• A modern approach to this procedure is called scarless transoral thyroidectomy, in which the thyroid gland can be accessed through the mouth. No external neck incision is made during this procedure, so there is no visible scar.
  • The surgeon will realign the muscles in the front of the neck. Glue or sutures are used to seal the skin.

Post-Procedure Nursing Care for Thyroidectomy

  • Check the wound dressing and the skin on the shoulders, neck, and back frequently for severe bleeding.
  • Support the patient’s neck when sitting or shifting the patient’s position. This will help to prevent neck pain brought on by activities.
  • To keep the suture line intact, the nurse must support it and maintain its midline. maintain a neutral position by supporting the patient’s head and neck with either sandbags or pillows.
  • As prescribed by the doctor, administer pain medication. Most patients only require mild pain medication in the first few days after surgery due to the minimal discomfort at the incision site.
  • For the first several days after surgery, tell the patient to avoid speaking much. Following the surgery, the voice may sound strained or fragile, however, this usually passes quickly.
  • Raise the head of the bed by 25 to 35 degrees to prevent obstruction in the airway.
  • Cold liquid meals may be given to the patient when completely awake. In the absence of nausea on the second day following surgery, the patient may consume a soft diet.
  • Inform the patient that, in most situations, walking and daily activities can be resumed a few days following surgery, but that strenuous activities and lifting heavy objects should be avoided for two weeks.

Home Care After Thyroidectomy

  • Provide the patient and family members with instructions on how to follow the doctor’s prescription. Remind them not to change any prescription dosage without first talking to their doctor.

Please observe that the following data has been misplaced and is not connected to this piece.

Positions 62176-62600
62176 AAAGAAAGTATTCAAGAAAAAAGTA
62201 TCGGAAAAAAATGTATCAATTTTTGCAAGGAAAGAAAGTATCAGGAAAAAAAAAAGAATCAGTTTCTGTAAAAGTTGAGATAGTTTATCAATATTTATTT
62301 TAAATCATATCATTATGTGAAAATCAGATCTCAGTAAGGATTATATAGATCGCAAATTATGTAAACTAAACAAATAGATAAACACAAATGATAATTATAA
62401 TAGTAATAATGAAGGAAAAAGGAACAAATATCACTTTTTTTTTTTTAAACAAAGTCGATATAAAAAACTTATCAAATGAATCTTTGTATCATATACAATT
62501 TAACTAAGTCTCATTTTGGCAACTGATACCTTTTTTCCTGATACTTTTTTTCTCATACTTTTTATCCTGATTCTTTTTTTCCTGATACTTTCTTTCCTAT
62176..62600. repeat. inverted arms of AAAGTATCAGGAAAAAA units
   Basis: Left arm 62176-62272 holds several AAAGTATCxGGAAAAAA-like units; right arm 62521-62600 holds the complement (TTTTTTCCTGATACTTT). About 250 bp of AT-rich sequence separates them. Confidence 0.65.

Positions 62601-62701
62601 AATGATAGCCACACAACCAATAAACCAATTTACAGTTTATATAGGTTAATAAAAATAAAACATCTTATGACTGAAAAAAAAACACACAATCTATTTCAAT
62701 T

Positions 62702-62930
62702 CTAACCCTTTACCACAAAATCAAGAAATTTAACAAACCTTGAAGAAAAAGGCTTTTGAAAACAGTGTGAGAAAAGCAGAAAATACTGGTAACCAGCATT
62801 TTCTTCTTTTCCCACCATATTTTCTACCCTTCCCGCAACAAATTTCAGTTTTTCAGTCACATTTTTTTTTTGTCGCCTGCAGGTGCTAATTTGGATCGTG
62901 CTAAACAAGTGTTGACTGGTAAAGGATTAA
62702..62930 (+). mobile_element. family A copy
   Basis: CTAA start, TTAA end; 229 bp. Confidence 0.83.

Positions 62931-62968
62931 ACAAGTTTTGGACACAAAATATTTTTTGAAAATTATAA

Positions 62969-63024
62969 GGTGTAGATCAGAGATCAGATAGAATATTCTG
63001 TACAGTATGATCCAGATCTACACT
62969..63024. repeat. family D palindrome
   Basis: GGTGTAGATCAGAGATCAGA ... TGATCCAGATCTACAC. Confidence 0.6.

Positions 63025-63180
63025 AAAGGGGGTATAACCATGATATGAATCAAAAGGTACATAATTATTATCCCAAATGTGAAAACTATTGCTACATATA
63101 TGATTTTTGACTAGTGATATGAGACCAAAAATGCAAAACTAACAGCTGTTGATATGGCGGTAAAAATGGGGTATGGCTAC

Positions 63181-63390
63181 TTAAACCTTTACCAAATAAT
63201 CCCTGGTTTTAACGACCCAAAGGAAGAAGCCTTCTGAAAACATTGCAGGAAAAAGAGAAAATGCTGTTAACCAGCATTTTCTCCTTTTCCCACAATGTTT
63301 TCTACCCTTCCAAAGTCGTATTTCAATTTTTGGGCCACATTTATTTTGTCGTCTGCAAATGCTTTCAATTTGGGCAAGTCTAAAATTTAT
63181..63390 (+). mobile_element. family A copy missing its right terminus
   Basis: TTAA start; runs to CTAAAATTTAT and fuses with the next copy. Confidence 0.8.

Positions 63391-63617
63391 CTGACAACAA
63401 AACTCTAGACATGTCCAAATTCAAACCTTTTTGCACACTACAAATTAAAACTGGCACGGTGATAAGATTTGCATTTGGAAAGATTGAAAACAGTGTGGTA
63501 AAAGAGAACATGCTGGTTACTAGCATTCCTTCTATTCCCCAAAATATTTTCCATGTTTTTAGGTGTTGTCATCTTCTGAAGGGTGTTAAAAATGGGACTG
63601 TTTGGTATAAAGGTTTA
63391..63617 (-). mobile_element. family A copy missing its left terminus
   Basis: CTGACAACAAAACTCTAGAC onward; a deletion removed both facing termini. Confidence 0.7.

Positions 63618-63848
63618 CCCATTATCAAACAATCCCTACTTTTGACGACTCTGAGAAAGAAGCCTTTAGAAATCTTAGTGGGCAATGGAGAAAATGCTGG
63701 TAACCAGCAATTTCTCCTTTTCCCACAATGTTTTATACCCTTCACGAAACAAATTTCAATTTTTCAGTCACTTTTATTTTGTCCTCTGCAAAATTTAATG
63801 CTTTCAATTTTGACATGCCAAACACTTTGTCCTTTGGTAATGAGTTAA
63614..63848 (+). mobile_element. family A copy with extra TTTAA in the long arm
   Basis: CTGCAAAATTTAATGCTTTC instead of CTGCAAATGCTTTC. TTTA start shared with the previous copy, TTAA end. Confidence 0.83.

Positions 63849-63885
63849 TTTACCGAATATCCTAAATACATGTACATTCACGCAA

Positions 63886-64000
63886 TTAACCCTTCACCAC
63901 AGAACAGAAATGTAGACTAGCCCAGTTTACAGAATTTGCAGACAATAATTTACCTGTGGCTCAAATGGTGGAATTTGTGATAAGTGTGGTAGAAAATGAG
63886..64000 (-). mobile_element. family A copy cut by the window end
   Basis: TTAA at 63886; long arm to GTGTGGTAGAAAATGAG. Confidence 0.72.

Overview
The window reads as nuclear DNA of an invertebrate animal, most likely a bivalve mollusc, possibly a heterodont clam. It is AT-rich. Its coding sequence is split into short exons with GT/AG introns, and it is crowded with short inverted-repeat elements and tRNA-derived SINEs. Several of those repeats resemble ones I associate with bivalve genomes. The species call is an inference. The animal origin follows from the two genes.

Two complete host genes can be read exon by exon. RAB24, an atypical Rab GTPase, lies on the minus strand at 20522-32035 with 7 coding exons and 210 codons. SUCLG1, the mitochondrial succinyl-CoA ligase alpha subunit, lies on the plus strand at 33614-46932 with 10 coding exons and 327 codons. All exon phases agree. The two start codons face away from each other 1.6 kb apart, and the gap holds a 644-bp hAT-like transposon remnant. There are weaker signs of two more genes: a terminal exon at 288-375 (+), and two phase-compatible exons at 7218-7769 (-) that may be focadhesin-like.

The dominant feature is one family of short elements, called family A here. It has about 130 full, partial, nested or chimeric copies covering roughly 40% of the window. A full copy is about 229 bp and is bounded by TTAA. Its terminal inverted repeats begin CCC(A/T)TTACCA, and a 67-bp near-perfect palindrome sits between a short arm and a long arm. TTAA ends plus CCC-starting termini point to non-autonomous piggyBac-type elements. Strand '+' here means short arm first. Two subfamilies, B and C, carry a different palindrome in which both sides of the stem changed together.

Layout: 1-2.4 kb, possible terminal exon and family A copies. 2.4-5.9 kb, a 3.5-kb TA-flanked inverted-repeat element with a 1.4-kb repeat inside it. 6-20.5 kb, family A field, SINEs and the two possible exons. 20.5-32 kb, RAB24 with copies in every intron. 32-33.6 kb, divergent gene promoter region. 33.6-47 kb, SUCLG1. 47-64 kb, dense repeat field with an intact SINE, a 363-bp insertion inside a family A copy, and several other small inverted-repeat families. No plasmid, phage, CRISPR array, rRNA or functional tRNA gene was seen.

• After thyroid surgery, it’s critical to keep the operative area dry and clean. The patient will receive wound care instructions from the physician.  Typically, the stitches are removed at a follow-up clinic visit.
  • Advise the patient to attend a follow-up appointment with the physician within 1-2 weeks to avoid any complications.
  • Advise the patient to contact the doctor or head back to the hospital as soon as possible if any of the listed symptoms or indicators appear:
    • numbness or muscle spasms of any extremities during the first-week post-surgery.
    • fever
    • agitation
    • restlessness
    • palpitations
    • cyanosis of finger or lip
    • difficulty breathing
    • tense neck muscles
    • wound swelling and excessive bleeding

Nursing Diagnosis for Thyroidectomy

Nursing Care Plan for Thyroidectomy 1

Acute Pain

Nursing Diagnosis: Acute Pain related to mechanical tissue damage secondary to thyroidectomy as evidenced by the patient’s complaints of pain at the operation site, agitation, irritability, and elevated vital signs.

Desired Outcomes:

  • From a previous score of 7 out of 10, the patient’s report of decreased pain intensity was on a pain scale of 3.
  • The patient will show their ability to use diversionary activities to lessen their feeling of discomfort.
  • The Patient’s vital signs will improve within normal limits.
Thyroidectomy Nursing InterventionsRationale
Keep track of the patient’s vital signs, paying close attention to the depth, rhythm, and rate of breathing as well as other respiratory function indicators.This establishes a baseline for patient condition information and aids in the planning of efficient care.
Analyze the patient’s experience of pain, paying attention to how he characterizes it on a scale (with 0 indicating no pain and 10 referring to excruciating pain). Examine the PQRST of pain as well. P- perceptionQ- qualityR-radiationS- severityT- timeThe nurse can more effectively arrange patient treatment by knowing the patient’s precise perception of their level of discomfort.